APA 6th Edition More O’Ferrall, R.A. & Nagaraja Rao, S. (1992). Carbocations from Arene Hydrates and Arene Oxides. Croatica Chemica Acta, 65 (3), 593-614. Retrieved from https://hrcak.srce.hr/137120
MLA 8th Edition More O’Ferrall, Rory A. and S. Nagaraja Rao. "Carbocations from Arene Hydrates and Arene Oxides." Croatica Chemica Acta, vol. 65, no. 3, 1992, pp. 593-614. https://hrcak.srce.hr/137120. Accessed 20 Apr. 2021.
Chicago 17th Edition More O’Ferrall, Rory A. and S. Nagaraja Rao. "Carbocations from Arene Hydrates and Arene Oxides." Croatica Chemica Acta 65, no. 3 (1992): 593-614. https://hrcak.srce.hr/137120
Harvard More O’Ferrall, R.A., and Nagaraja Rao, S. (1992). 'Carbocations from Arene Hydrates and Arene Oxides', Croatica Chemica Acta, 65(3), pp. 593-614. Available at: https://hrcak.srce.hr/137120 (Accessed 20 April 2021)
Vancouver More O’Ferrall RA, Nagaraja Rao S. Carbocations from Arene Hydrates and Arene Oxides. Croatica Chemica Acta [Internet]. 1992 [cited 2021 April 20];65(3):593-614. Available from: https://hrcak.srce.hr/137120
IEEE R.A. More O’Ferrall and S. Nagaraja Rao, "Carbocations from Arene Hydrates and Arene Oxides", Croatica Chemica Acta, vol.65, no. 3, pp. 593-614, 1992. [Online]. Available: https://hrcak.srce.hr/137120. [Accessed: 20 April 2021]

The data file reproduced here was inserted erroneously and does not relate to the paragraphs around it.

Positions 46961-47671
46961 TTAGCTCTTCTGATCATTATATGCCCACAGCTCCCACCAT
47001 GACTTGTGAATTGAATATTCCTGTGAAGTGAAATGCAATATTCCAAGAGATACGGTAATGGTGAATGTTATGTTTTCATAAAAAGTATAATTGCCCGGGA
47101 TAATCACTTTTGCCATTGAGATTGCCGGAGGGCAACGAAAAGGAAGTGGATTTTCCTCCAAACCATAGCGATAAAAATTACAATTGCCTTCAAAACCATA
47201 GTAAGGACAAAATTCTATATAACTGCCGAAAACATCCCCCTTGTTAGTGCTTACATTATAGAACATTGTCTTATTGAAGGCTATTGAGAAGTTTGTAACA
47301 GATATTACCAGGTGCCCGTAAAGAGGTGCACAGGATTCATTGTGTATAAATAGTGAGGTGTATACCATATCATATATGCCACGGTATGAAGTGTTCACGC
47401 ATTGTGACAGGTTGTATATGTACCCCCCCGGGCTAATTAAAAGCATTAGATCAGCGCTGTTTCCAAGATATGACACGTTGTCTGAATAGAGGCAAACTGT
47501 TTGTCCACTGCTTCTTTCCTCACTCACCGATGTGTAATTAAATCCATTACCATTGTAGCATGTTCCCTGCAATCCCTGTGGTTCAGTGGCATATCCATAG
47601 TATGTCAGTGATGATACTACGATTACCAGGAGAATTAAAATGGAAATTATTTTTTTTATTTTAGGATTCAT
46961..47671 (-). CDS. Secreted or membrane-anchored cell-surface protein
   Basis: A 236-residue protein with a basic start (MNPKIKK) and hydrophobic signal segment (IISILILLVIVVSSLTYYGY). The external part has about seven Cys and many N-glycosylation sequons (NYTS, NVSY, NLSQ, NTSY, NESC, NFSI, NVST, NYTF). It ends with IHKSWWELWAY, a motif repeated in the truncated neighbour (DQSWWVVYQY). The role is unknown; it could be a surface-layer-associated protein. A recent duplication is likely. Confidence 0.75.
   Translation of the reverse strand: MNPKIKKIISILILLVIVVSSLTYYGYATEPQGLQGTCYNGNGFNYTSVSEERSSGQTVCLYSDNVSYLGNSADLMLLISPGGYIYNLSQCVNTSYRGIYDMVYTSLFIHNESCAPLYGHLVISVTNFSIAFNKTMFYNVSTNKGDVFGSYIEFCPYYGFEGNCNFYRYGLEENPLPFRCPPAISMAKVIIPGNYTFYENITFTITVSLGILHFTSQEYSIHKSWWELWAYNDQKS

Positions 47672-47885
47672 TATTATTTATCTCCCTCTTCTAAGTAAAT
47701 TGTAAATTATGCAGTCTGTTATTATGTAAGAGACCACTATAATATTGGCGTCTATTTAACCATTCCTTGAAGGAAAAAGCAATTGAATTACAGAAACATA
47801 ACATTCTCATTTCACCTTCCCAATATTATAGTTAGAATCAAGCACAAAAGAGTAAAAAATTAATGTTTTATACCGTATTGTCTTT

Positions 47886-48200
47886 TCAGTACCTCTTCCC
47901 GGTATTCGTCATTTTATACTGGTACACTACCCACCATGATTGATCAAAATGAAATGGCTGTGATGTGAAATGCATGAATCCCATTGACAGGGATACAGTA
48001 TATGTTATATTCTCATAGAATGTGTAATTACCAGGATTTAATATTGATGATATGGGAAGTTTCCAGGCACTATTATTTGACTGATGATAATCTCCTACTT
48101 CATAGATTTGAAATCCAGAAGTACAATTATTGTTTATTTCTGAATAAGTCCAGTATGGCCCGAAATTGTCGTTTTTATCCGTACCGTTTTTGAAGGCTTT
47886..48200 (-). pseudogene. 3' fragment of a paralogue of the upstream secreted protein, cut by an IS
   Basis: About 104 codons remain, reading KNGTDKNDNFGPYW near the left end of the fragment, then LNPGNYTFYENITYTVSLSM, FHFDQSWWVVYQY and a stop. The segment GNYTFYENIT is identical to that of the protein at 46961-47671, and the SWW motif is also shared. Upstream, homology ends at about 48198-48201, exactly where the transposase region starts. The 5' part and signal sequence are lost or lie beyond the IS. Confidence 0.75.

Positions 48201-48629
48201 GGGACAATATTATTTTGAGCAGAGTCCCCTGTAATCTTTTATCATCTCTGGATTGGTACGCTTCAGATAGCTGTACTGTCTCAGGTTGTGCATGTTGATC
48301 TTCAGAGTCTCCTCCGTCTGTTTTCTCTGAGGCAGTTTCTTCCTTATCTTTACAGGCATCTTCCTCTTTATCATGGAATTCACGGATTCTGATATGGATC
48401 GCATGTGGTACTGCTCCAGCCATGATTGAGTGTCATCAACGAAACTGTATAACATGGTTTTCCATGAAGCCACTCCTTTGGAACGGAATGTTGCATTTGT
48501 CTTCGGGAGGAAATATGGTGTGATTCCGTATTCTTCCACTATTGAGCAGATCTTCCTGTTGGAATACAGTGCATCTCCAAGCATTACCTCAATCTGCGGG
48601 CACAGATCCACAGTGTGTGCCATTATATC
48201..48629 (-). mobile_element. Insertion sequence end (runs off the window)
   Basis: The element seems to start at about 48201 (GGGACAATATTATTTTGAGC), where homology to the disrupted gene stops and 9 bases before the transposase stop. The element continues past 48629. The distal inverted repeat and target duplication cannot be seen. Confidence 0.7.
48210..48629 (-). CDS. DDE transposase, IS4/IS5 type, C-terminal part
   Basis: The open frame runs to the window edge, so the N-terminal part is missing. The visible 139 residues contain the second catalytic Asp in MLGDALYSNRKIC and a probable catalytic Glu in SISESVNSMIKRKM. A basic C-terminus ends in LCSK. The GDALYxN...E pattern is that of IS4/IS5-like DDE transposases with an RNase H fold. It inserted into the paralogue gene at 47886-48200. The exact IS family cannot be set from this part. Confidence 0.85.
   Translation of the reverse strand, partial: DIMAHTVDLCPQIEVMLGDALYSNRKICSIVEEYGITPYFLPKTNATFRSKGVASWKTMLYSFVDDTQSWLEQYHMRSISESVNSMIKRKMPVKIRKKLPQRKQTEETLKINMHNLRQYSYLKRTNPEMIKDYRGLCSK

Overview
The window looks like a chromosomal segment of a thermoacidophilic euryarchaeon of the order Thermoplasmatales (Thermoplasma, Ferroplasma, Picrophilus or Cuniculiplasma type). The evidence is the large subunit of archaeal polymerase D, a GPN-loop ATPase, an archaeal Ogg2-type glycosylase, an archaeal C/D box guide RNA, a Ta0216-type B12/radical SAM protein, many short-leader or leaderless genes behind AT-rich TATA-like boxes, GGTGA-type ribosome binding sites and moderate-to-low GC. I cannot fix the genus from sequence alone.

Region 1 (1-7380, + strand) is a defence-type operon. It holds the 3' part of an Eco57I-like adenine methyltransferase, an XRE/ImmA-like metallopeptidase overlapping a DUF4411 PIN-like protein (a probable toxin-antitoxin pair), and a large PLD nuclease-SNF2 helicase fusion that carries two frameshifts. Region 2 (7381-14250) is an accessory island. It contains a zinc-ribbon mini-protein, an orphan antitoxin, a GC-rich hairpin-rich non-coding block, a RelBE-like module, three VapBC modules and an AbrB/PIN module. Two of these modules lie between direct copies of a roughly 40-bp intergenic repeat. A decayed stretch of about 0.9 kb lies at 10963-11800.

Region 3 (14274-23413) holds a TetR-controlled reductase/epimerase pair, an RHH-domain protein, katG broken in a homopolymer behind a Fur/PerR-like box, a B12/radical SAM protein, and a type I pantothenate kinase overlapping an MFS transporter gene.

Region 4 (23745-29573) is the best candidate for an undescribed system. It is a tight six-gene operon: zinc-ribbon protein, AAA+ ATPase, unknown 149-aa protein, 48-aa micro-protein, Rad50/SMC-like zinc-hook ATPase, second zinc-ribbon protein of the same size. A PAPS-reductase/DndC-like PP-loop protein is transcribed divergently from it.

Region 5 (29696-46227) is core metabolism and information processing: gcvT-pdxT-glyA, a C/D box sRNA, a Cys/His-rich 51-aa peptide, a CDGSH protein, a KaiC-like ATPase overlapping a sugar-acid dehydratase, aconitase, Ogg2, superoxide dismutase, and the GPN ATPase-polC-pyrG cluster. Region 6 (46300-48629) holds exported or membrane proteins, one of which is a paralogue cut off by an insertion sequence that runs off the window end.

Abstracts Arene hydrates are water adducts of aromatic molecules that readily dehydrate and aromatise in the presence of acids. The mechanism of this reaction is similar to that for the dehydration of alcohols. Protonation of a hydroxyl group is followed by C-O bond cleavage to form a benzenonium ionlike carbocation intermediate which then loses a proton (in contrast to alcohols, in a fast step) to yield the aromatic product. Rates of reaction are sensitive to the stability of the carbocation. They are also strongly decreased by benzoannelation: thus benzene hydrate is 500 times more reactive than l-hydroxy-l,2-dihydronaphthalene (naphthalene hydrate) which is 100 times more reactive than 9,10-phenanthrene hydrate. For the analogous dehydration of 3-substituted cis-benzenedihydrodiols to phenols p has a normal value of -7.2 but, unexpectedly, rate constants for +M resonance substituents MeO, EtO and Me are correlated by ap rather than a*. Comparison of benzene hydrate with benzene oxide shows, surprisingly, that the latter is the less reactive towards acids despite epoxides normally being 106-107 times more reactive than structurally related alcohols. For a series of arene oxides and hydrates oxide/hydrate rate ratios are inversely related to the resonance energy of the aromatised ring. This behaviour is tentatively ascribed to homoaromatic stabilisation of the arene oxide ring.